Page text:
A lot of people seem to be making at least a reasonable living at it. We seem to be managing to publish a reasonably large and diverse list. It is after all the largest science fiction and fantasy list of any single publisher, in the English language, in history and have been for about five years. I don't think we sell the largest number of copies. I think that Del Rey probably beats us all hollow there. They've got Tolkien, for instance. But we're definitely not very far behind. We have our own immense, best-selling type authors, like Terry Goodkind and Robert Jordan. In science fiction there's Orson Scott Card.

We're making money. A lot of our authors seem to be making money. There seem to be readers out there. There are a hell of a lot of structural problems in the bookselling industry. There are problems for independent booksellers. One of the things that concerns me the most, frankly, isn't that we're losing sales because of the readjustment of ID, the consolidization of the ID market, but rather that -- Tom Doherty points this out frequently -- those wire racks in grocery stores have been where kids who grow up in families that are not bookish get their first exposure to affordable books. Everybody goes to the grocery store. But the grocery-store racks disappear as the grocery-store manager quite reasonably says, "Why should I have this when there's a Barnes & Noble the size of Rhode Island across the street?" or those racks become less diverse. The books put into them by the local wholesaler are what is called Famous Author Distribution, a column of Stephen King, a column of Richard North Patterson, etc. So we're not getting that. We love the huge chains from a publishing standpoint, because they are very supportive of science fiction overall, and we like really smart, independent booksellers who are supportive of science fiction. We're less enthusiastic at the sort of independent booksellers who seem to turn their noses up at science fiction. But all of those bookstores are selling books to people who are conversant with books. The good news is that more and more Americans see themselves as regular book-buyers, and are regular book-buyers. Literacy is not anywhere near the minority-niche sort of thing that it used to be. The general popular consumption of fiction for recreation, despite what you'll hear from intellectuals in New York City, is hugely growing. But we're not reaching as deeply into the rest of society as we used to do with the ID market. That does concern me.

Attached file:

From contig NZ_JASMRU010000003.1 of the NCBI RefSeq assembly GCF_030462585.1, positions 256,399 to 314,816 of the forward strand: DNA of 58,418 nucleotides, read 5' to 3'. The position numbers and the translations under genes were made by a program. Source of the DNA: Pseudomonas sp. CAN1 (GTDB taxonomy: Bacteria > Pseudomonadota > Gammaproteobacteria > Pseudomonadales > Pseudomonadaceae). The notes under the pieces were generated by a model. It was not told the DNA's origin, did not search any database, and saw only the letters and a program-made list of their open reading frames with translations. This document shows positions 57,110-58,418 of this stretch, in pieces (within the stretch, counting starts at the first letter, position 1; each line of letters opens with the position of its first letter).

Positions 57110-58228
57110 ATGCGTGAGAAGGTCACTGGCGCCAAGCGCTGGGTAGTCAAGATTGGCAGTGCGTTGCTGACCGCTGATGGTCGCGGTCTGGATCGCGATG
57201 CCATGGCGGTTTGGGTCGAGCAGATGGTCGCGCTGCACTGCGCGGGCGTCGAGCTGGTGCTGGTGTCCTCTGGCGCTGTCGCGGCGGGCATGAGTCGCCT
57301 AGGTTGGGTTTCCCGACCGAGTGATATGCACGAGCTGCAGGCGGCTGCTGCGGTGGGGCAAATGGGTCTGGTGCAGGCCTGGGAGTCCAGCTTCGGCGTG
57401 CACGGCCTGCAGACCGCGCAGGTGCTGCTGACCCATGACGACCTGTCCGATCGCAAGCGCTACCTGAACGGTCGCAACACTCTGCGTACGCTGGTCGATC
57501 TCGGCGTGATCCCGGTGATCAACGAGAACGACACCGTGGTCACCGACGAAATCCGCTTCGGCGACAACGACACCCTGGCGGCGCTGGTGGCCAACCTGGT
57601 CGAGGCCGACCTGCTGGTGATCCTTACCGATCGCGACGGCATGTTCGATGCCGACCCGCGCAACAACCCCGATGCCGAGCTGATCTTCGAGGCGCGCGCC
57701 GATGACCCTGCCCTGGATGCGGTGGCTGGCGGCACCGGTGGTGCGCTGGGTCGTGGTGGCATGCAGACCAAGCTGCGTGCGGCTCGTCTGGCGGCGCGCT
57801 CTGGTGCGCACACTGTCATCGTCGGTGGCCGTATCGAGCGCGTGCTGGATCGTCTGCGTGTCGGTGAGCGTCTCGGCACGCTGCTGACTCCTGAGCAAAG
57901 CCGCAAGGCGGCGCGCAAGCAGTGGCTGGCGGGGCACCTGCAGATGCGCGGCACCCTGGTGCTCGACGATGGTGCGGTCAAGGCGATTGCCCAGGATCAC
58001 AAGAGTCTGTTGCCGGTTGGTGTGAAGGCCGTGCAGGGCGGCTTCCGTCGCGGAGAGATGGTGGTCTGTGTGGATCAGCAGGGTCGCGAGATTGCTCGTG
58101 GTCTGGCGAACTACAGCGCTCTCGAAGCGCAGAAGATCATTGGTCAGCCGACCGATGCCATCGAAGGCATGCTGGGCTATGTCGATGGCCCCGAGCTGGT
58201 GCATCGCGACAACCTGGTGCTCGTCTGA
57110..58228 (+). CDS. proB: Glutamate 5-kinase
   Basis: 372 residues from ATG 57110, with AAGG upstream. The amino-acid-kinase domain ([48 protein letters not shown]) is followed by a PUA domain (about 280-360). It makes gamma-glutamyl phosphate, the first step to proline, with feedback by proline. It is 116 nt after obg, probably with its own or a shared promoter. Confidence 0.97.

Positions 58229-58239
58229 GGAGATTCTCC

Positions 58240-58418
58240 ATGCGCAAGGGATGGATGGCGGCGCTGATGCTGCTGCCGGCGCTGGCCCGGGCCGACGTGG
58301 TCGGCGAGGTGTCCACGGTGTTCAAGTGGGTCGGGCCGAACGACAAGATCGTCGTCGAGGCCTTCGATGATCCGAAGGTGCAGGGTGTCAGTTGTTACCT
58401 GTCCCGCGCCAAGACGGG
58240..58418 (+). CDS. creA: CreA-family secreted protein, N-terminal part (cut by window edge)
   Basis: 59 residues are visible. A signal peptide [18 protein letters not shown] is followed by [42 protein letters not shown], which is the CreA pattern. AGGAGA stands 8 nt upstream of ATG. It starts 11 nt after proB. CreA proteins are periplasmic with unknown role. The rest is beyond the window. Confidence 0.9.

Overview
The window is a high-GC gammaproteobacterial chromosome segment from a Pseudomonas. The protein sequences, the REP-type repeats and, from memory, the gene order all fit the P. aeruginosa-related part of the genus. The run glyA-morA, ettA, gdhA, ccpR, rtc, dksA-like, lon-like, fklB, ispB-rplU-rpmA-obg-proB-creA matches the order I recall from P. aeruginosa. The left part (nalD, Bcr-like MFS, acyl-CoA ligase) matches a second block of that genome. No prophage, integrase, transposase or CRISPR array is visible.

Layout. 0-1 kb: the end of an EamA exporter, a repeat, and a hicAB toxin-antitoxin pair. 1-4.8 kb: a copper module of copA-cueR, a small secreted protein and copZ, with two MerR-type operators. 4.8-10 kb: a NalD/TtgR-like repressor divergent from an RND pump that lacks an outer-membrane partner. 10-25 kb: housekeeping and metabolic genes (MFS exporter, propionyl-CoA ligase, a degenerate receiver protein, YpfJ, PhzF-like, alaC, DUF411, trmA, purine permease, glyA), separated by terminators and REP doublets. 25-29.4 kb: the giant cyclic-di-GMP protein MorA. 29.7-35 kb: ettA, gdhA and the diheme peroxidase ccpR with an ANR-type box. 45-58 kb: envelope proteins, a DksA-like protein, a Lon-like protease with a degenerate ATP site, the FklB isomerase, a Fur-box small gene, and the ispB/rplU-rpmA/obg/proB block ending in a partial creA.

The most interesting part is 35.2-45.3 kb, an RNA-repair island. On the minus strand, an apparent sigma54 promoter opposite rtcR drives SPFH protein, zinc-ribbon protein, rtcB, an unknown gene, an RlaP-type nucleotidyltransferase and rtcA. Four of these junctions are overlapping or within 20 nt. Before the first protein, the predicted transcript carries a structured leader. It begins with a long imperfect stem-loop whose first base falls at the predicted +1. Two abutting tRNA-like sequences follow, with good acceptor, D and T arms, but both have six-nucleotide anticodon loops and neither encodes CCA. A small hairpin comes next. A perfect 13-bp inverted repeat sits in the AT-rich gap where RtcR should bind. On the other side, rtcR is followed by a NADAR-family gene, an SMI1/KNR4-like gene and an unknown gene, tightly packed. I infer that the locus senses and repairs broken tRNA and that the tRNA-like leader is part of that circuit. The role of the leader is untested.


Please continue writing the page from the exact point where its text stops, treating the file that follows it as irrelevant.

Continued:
If there is a literate elite in our culture, it is hugely bigger than the core intellectual fashion would have it as being, but there is an extent to which bookselling, and category bookselling certainly, is more a matter of intense cultivation of that elite than reaching out beyond its borders.

Whether authors should pull in their belts, I don't know. I think people should tell stories that they're absolutely passionately committed to and obsessed with. The answer to the question that I'm always asked of "What are you looking for?" is almost always, "I am looking for the absolutely fabulous thing that I haven't thought of yet."

DS: Thank you, Patrick.

Darrell Schweitzer is the author of The Mask of the Sorceror, The Shattered Goddess, and The White Isle plus about 250 published stories which have appeared in six collections so far, the most recent of which is Nightscapes. He has been nominated for The World Fantasy Award three times and won it once for co-editing Weird Tales. He has been one of the leading interviewers in SF since the early 1970's when he first interviewed Gardner Dozois while working as a mild-mannered reporter for (no kidding) The Daily Planet, a Philadelphia paper. Several volumes of his interviews exist, starting with SF Voices (1976).

Copyright © 2001 by Darrell Schweitzer. First published in the Spring 2001 issue of the Bulletin of Science Fiction and Fantasy Writers of America.